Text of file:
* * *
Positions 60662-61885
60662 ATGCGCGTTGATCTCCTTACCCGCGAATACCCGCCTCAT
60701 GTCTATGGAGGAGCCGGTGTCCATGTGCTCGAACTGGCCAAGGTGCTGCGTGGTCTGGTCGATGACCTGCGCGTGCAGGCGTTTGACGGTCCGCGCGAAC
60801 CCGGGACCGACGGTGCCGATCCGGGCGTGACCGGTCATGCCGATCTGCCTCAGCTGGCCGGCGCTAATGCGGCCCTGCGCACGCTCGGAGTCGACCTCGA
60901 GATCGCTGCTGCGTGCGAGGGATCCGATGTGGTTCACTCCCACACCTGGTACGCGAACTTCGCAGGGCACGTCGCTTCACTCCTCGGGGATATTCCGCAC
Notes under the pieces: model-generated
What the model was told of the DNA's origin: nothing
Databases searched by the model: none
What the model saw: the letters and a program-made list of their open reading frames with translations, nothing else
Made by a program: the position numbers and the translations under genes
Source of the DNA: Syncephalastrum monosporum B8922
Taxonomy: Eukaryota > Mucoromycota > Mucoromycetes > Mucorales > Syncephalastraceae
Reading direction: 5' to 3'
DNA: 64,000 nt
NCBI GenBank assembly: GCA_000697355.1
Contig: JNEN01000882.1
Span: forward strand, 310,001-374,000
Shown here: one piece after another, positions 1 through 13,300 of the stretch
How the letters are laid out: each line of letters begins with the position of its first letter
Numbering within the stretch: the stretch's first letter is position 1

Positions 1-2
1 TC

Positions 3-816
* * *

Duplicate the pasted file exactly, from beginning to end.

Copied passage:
Positions 60662-61885
60662 ATGCGCGTTGATCTCCTTACCCGCGAATACCCGCCTCAT
60701 GTCTATGGAGGAGCCGGTGTCCATGTGCTCGAACTGGCCAAGGTGCTGCGTGGTCTGGTCGATGACCTGCGCGTGCAGGCGTTTGACGGTCCGCGCGAAC
60801 CCGGGACCGACGGTGCCGATCCGGGCGTGACCGGTCATGCCGATCTGCCTCAGCTGGCCGGCGCTAATGCGGCCCTGCGCACGCTCGGAGTCGACCTCGA
60901 GATCGCTGCTGCGTGCGAGGGATCCGATGTGGTTCACTCCCACACCTGGTACGCGAACTTCGCAGGGCACGTCGCTTCACTCCTCGGGGATATTCCGCAC
Notes under the pieces: model-generated
What the model was told of the DNA's origin: nothing
Databases searched by the model: none
What the model saw: the letters and a program-made list of their open reading frames with translations, nothing else
Made by a program: the position numbers and the translations under genes
Source of the DNA: Syncephalastrum monosporum B8922
Taxonomy: Eukaryota > Mucoromycota > Mucoromycetes > Mucorales > Syncephalastraceae
Reading direction: 5' to 3'
DNA: 64,000 nt
NCBI GenBank assembly: GCA_000697355.1
Contig: JNEN01000882.1
Span: forward strand, 310,001-374,000
Shown here: one piece after another, positions 1 through 13,300 of the stretch
How the letters are laid out: each line of letters begins with the position of its first letter
Numbering within the stretch: the stretch's first letter is position 1

Positions 1-2
1 TC

Positions 3-816